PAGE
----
Wednesday, October 25, 2006
ASUC Bylaw Genius #1: Failing to Elect an Executive
This is the first of an N-part series where I'll be pointing out how years of careful review by dozens of responsible ASUC Senators have yielded a set of ASUC bylaws of unmistakable genius. This is why some guy skimming through them can find some... uh... oddities. Like today's: Failing to Elect an Executive.
The requirements of this scenario aren't too ridiculous. Essentially, for an executive race, all candidates have to fail to get a place on a majority of ballots (in any position). Recall that we have an Instant Runoff Voting-type thingie, where candidates can be ranked. This means that, even if nobody has majority support, somebody is probably going to appear somewhere on a majority of ballots. But this isn't all that certain, especially if we ever reach a three-party system, where all three parties hate each others' guts.
The relevant bylaws:
16.3 Majority Vote (The Alternative Vote)That last one is a killer, because there's no guarantee that any candidate will achieve quota. If, for instance, three candidates are running, and nobody marks a preference beyond the first, and their vote counts out of 6000 are 2500, 2000, and 1500, no one will reach quota. So the third dude would be eliminated, and no votes transferred. Then the second dude. And then the first dude, because she still hasn't reached quota (3000.5). (A similar thing will occur in the case of a first place tie, but that's pretty unlikely)
1. The Alternative Vote shall be used for the election of Executive Officers.
2. In this method of election, a value of one (1) vote is assigned to the voter's first preference. A candidate is declared elected when his/her vote total is at least a majority of the valid votes. If a voter's preference is on a candidate with the lowest accrued vote total, and no one has been elected, his/her vote is transferred with full value to the next preferred candidate still in the running.
16.4 Tallying the Alternative Vote
1. Each voter's first preference candidate receives one (1) vote.
2. Quota of votes needed to win is
Where N is the number of valid first preference votes.
3. If, after all the votes have been transferred, a candidate achieves the quota, s/he is then elected to that office.
4. If, after all the votes have been transferred, no candidate achieves the quota, each candidate with the least number of votes is eliminated, and s/he shall be ineligible to receive any additional votes.
5. Each vote that belonged to the eliminated candidate(s) transferred to the voter's next preference at full value.
6. If this candidate is one who was previously eliminated, Step 5 is repeated.
7. If the voter has not listed an additional preference or was unable to do so, his/her new vote is exhausted.
8. Steps 3 through 7 are repeated until a candidate achieves quota and is elected.
And then, since no candidate has achieved quota and been elected, the Elections Council needs to continue these steps, despite there not being any candidates left. This should continue until, I guess, the Earth is destroyed or something.
Now, I don't have a huge problem with having no victor at all if no one can even find a place on a majority of ballots. I guess the Senate can appoint someone as if there's a vacancy. My problem is that the bylaws give no advice whatsoever as to how to proceed. Here's what would happen if Dude 1 was the last candidate eliminated in the previous example.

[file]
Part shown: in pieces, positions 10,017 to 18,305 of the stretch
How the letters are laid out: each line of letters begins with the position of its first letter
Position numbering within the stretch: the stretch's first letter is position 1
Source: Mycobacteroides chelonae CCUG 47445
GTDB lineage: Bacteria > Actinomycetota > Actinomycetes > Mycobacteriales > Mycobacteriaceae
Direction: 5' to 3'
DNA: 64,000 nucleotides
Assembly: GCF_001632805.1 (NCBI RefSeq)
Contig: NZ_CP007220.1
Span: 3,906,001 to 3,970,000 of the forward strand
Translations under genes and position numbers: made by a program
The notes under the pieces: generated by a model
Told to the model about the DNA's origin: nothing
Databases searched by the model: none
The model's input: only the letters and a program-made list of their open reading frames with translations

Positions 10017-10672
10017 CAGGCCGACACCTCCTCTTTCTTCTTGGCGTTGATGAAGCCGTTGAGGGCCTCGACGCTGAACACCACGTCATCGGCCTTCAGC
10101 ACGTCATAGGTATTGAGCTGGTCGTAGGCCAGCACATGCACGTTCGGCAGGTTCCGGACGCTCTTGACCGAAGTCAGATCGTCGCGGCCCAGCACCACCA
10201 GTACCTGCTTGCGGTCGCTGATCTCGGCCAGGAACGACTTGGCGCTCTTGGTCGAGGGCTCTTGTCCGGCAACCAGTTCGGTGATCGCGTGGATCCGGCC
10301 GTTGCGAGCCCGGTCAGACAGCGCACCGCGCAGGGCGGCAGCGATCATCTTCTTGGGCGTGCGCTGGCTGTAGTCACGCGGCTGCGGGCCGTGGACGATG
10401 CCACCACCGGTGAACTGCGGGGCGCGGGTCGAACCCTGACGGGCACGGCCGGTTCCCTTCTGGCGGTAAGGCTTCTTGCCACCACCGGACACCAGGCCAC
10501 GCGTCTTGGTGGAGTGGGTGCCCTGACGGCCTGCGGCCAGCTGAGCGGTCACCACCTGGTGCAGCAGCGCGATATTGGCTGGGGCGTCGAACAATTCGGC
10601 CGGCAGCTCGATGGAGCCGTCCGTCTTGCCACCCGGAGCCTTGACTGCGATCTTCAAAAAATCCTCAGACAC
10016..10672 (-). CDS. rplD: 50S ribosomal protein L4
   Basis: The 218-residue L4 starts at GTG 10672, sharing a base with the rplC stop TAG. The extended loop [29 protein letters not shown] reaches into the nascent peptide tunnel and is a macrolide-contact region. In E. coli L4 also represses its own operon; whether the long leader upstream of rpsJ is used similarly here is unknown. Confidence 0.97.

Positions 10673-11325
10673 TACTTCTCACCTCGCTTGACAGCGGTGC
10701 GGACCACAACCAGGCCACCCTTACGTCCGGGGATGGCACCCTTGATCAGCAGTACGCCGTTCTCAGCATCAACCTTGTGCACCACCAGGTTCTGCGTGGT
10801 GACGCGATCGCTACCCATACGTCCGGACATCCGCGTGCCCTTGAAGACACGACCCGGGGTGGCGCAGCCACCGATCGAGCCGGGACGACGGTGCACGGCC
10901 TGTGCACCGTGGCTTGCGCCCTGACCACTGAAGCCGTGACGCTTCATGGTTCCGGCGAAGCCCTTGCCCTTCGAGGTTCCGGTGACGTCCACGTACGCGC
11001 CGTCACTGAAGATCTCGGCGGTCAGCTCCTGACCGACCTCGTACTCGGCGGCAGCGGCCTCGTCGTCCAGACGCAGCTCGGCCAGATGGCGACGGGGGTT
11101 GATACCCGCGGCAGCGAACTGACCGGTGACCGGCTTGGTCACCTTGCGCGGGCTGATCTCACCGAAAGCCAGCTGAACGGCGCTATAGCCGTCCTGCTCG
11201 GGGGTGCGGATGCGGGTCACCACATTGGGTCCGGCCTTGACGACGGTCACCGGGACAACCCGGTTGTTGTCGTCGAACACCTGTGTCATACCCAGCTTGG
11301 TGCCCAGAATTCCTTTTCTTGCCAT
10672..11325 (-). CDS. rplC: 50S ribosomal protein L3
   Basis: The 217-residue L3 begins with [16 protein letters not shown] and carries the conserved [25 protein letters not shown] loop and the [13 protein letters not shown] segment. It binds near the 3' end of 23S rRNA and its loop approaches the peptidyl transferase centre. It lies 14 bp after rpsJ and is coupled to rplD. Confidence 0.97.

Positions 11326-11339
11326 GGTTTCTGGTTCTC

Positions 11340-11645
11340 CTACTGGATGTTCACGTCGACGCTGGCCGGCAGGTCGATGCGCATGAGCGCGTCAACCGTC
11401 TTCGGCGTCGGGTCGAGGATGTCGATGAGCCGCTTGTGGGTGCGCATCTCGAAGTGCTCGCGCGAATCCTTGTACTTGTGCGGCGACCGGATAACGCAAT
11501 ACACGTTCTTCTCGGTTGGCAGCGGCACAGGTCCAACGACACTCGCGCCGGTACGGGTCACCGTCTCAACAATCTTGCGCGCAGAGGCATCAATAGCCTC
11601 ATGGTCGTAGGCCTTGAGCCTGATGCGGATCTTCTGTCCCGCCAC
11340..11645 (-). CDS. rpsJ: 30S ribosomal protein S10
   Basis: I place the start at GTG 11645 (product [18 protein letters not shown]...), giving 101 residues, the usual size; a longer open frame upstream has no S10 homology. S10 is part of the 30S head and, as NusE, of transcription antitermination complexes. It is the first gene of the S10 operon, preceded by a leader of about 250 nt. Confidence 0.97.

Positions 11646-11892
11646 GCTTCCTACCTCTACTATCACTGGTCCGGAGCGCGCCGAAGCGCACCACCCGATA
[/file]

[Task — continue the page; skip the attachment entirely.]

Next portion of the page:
After Dude 2 is eliminated, Tommaso Sciortino's vote-counting program will report "The election is complete," I believe, because it doesn't distinguish the Senate race from Executive races in the code, beyond the number of offices. Dude 1 and her party will start celebrating. The Elections Council Chair and Attorney General, not quite on top of the bylaws and making the foolish assumption that they made sense, don't catch the fact that Dude 1 didn't achieve quota and wasn't elected, according to the bylaws. Maybe they're distracted because the League of Women Voters representative is throwing out a presidential candidate for drinking, despite there being no real rules against it.
Meanwhile, someone who actually cares about the rules (and therefore, isn't appointed to any rule-keeping position in the ASUC) notices this discrepancy and files a case in front of the Judicial Council. The Judicial Council reads the bylaws, sees they don't appoint a winner, and voids the election results. Dude 1 and her party, realizing that the Judicial Council spends its afternoons plotting on how to take down Dude 1, sue the ASUC. The ASUC Auxiliary and ASUC Attorney, realizing they have a duty to the ASUC, promptly forget that and do everything in their power to get Dude 1 into office.
Dude 1 explains that the Judicial Council was acting illegally because it was upholding the official bylaws, rather than the ones Dude 1 thinks should be the bylaws. By the way, Dude 1 was a senator the previous year, but didn't take any action to correct this bylaw, despite it being pointed out by a local blogger the previous October.
The case drags on until the next semester starts without an official election winner. This is not to say that Dude 1 isn't pretending to be the election winner, because she is, with the support of the Auxiliary. The Senate finally convenes, and tries to find the fastest way to give in, talking to the ASUC Attorney, who checks his legal toolbox, which consists of a white flag and a checkbook. The case is quickly settled, with Dude 1 appointed into office, all the while bitching about how terrible the Judicial Council is, rather than noting the problem with the bylaws.
The next year, nobody fixes this bylaw. Repeat.
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